Self-Reported Symptoms and Pesticide Use among Farm Workers in Arusha, Northern Tanzania: A Cross Sectional Study

Toxics. 2017 Sep 27;5(4):24. doi: 10.3390/toxics5040024.


The objective of the study was to describe self-reported health symptoms, the use of personal protective gear and clothing and poor safety procedures when applying pesticides among farm workers. A total of 128 adult farm workers were interviewed using a structured questionnaire during the farming season. The commonly used pesticides included profenofos, mancozeb, chlorpyrifos, cypermethrin, deltamethrin, permethrin, lambda-cyhalothrin, endosulfan and carbosulfan. The majority (>90%) of farm workers used no personal protective clothing while handling pesticides. More than one-third of farm workers ate and drank without washing their hands following pesticide handling, while a smaller number smoked or chewed gum. Wearing special boots during pesticide application was found to reduce the risk of skin rash (OR = 0.2, 95% CI: 0.06-0.66), whereas smoking when applying pesticides increased the risk of chest pain occurrence (OR = 4.0, 95% CI: 1.14-15.43), as well as forgetfulness (OR = 4.0, 95% CI: 1.30-14.02). Chewing gum and eating when applying pesticides was associated with diarrhoea (OR = 11.0, 95% CI: 1.80-6.84 and OR = 7.0, 95% CI: 1.27-3.67 respectively). The increased self-reported prevalence of post-exposure adverse health effects among farm workers was associated with poor use of personal protective clothing and poor safety practices during pesticide use and handling. These data indicate the need for improved availability and use of protective equipment, and training in crop and pest management practices to prevent risky behavioursand for safer and sustainable vegetable production.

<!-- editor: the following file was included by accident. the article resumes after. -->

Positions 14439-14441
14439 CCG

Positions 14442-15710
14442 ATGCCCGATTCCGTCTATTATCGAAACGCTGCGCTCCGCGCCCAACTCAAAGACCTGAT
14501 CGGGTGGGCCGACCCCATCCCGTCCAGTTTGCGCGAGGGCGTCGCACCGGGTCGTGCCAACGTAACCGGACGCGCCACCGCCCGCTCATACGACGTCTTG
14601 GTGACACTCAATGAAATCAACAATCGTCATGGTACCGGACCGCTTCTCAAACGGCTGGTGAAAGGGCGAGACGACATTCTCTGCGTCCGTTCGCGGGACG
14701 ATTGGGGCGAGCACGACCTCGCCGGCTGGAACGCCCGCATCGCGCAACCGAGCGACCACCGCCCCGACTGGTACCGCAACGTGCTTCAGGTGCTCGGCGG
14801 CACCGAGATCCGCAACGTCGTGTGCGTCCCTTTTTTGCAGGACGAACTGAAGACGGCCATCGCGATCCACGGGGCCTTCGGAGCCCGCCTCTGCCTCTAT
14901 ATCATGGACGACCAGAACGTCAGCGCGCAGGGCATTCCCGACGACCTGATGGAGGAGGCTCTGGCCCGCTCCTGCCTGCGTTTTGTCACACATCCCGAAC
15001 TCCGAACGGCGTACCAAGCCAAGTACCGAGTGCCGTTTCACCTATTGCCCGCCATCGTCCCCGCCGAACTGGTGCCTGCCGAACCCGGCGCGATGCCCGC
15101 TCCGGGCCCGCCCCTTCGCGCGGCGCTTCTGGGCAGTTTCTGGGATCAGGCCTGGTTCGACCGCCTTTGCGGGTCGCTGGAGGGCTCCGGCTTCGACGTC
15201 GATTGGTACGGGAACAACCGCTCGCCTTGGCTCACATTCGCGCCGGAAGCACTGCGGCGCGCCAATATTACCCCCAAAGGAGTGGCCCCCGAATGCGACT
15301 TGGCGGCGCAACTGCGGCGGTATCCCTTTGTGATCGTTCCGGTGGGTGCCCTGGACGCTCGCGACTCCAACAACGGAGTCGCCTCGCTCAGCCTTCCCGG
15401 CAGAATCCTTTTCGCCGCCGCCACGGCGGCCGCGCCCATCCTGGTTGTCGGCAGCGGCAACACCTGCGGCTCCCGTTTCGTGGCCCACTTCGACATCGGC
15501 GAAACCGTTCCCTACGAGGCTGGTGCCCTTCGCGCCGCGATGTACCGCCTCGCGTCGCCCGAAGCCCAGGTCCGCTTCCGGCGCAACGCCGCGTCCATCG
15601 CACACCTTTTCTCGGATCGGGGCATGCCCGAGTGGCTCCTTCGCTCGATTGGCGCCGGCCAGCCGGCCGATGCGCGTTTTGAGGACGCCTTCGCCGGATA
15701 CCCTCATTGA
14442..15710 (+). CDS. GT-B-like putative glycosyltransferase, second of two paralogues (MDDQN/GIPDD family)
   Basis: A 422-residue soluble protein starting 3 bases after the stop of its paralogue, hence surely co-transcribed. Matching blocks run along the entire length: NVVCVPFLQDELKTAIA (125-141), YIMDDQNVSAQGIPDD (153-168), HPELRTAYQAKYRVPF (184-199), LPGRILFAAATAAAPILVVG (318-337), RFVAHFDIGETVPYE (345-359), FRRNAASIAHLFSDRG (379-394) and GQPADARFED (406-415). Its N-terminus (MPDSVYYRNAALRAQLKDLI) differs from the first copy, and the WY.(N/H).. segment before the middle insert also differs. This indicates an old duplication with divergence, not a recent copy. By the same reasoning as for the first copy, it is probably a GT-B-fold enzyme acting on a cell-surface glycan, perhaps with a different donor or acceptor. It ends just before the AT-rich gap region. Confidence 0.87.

Keywords: pesticides; post-exposure effects.